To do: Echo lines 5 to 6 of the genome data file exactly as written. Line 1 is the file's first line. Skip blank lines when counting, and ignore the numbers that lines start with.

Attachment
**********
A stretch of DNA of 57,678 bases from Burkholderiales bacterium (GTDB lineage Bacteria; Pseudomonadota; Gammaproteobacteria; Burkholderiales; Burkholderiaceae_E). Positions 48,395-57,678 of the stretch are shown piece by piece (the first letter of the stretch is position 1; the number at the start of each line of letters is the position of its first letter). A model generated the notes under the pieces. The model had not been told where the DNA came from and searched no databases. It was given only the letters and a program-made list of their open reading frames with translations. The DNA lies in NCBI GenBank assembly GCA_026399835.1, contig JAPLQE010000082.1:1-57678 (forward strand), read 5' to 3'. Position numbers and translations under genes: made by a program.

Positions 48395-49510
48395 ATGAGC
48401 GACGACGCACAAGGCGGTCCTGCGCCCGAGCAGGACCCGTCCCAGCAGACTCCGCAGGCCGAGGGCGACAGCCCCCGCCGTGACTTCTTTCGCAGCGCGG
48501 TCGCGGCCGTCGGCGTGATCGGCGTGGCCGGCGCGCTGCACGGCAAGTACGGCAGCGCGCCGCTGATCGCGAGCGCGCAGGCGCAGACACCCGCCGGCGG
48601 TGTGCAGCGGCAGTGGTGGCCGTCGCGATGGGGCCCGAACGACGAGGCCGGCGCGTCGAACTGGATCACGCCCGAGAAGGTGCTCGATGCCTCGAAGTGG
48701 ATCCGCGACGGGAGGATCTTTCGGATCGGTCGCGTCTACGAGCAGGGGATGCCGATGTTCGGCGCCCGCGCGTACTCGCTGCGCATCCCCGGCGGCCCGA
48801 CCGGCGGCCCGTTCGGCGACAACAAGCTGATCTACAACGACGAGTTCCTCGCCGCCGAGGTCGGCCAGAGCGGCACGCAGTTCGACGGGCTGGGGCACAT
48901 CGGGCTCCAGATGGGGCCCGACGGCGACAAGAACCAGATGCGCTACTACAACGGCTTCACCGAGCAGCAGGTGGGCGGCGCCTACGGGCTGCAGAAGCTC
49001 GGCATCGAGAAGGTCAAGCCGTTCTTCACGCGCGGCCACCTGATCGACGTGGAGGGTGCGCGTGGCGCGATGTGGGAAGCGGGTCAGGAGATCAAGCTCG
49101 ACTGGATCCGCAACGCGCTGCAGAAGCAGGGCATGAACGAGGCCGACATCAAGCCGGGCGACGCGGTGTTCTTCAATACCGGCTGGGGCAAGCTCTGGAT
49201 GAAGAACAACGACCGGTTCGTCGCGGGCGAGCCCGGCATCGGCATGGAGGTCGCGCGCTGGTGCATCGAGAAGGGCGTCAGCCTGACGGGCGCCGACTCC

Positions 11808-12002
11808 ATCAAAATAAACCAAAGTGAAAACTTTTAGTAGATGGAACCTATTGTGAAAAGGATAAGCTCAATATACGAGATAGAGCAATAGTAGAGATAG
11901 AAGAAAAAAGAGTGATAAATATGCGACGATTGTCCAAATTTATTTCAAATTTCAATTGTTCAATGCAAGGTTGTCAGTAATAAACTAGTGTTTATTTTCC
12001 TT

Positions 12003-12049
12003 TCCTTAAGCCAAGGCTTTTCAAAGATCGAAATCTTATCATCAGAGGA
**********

48501 TCGCGGCCGTCGGCGTGATCGGCGTGGCCGGCGCGCTGCACGGCAAGTACGGCAGCGCGCCGCTGATCGCGAGCGCGCAGGCGCAGACACCCGCCGGCGG
48601 TGTGCAGCGGCAGTGGTGGCCGTCGCGATGGGGCCCGAACGACGAGGCCGGCGCGTCGAACTGGATCACGCCCGAGAAGGTGCTCGATGCCTCGAAGTGG